It was indeed decorated with very deliberate cartoon bunny rabbits, all of which sported merry grins and, here and there, carrots in their mouths. Taivuttaa bit his hand to repress a fit of laughter as the mental image of Novi's generally moody face was juxtaposed over the bunny door in his mind's eye.
Never mind why it was the way it was, it was simply enough for him that he had seen it. He yawned, still grinning at the myriad cuddly-looking bunnies, then staggered back to the bed. His body felt like a shoelace that had been freed from a particularly fierce knot. He pulled the blanket up to his shoulders and hugged the pillow into a comfortable position. Sleep yanked insistently at him, taking full advantage of the ample distraction afforded by the bunnies. He slept so deeply that he awoke in the same position he'd laid down in.
Sunrays poked politely through the thick synthetic wood blinds, casting slits of yellow light across the bunnies. Taivuttaa sat up and waved dozily at them, then laid his head back down on the pillow. The scent of a sensible breakfast mixed in with the ever-present cookie smell, urging him to get up and seek out the source.
After a half-hearted, nonsensical argument with himself, he sat up and swung his legs over the side of the bed, expecting naked wooden floors and a shiver. His bare toes met slightly scratchy carpet, and the shiver never came. He rubbed his eyes, then stood up, reminding himself that he was in Novi's apartment, not Algorithm's starkly efficient house. Somehow the two had begun to pretzel together in his sleepy thoughts.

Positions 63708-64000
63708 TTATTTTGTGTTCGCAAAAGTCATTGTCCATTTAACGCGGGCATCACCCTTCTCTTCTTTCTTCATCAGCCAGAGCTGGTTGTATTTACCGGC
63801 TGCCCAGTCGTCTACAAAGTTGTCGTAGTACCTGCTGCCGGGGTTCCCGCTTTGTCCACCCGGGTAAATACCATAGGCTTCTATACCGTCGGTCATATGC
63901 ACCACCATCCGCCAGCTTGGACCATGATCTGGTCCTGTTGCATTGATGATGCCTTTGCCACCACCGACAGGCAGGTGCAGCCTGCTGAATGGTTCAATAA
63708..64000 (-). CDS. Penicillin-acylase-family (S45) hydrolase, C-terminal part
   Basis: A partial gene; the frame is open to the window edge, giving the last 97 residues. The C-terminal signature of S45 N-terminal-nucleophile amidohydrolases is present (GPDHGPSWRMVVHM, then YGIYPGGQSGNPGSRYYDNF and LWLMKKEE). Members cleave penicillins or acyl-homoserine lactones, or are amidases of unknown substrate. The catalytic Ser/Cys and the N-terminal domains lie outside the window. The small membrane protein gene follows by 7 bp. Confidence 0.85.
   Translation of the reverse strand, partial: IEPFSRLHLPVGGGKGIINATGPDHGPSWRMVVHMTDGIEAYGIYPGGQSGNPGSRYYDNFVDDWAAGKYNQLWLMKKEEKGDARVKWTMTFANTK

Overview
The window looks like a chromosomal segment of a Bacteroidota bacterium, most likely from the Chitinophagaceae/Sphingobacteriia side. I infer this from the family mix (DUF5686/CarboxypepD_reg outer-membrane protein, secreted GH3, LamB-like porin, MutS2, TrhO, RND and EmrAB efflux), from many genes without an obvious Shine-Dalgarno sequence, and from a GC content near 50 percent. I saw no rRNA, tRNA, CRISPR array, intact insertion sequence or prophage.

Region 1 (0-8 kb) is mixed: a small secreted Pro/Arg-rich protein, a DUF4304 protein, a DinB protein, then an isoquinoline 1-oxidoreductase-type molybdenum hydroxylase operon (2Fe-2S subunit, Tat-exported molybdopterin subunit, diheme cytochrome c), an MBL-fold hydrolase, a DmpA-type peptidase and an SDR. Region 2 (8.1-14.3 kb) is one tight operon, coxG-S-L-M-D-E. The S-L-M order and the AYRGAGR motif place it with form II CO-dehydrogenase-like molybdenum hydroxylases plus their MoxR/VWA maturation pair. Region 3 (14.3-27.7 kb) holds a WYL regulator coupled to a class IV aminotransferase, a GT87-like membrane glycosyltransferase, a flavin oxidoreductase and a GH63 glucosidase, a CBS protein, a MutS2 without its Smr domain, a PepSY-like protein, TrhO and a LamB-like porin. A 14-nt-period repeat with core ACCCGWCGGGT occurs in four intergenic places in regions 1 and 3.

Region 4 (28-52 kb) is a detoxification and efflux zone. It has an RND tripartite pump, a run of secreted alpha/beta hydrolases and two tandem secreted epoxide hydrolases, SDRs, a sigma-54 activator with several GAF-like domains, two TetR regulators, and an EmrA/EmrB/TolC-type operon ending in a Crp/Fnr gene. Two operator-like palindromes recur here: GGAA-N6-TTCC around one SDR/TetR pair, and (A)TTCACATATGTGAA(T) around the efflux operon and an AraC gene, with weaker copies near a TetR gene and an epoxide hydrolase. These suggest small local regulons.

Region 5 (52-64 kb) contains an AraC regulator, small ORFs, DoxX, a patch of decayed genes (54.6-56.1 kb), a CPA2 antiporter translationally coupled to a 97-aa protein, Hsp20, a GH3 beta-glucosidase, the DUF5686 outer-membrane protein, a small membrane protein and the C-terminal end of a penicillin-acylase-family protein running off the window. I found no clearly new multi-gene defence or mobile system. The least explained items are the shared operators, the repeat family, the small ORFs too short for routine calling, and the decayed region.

Keeping a hand on the wall to steady himself, he wandered down the hallway. The smell was coming from an archway near the office door. With no door of its own, the archway afforded a friendly, if particled view of blue and white checkered tiles and matching counterspace. If he hadn't already figured that Novi was responsible for the cookie aroma despite his denial, this sparse peek into the kitchen would have had the deciding vote. Taivuttaa stretched his arm over his head and walked in, not expecting anything and blissfully indifferent.
His hand caught in the top bar of the archway's frame, he gripped it and leaned forward, slowly opening his eyes. Then they widened and he nearly lost his hold on the frame.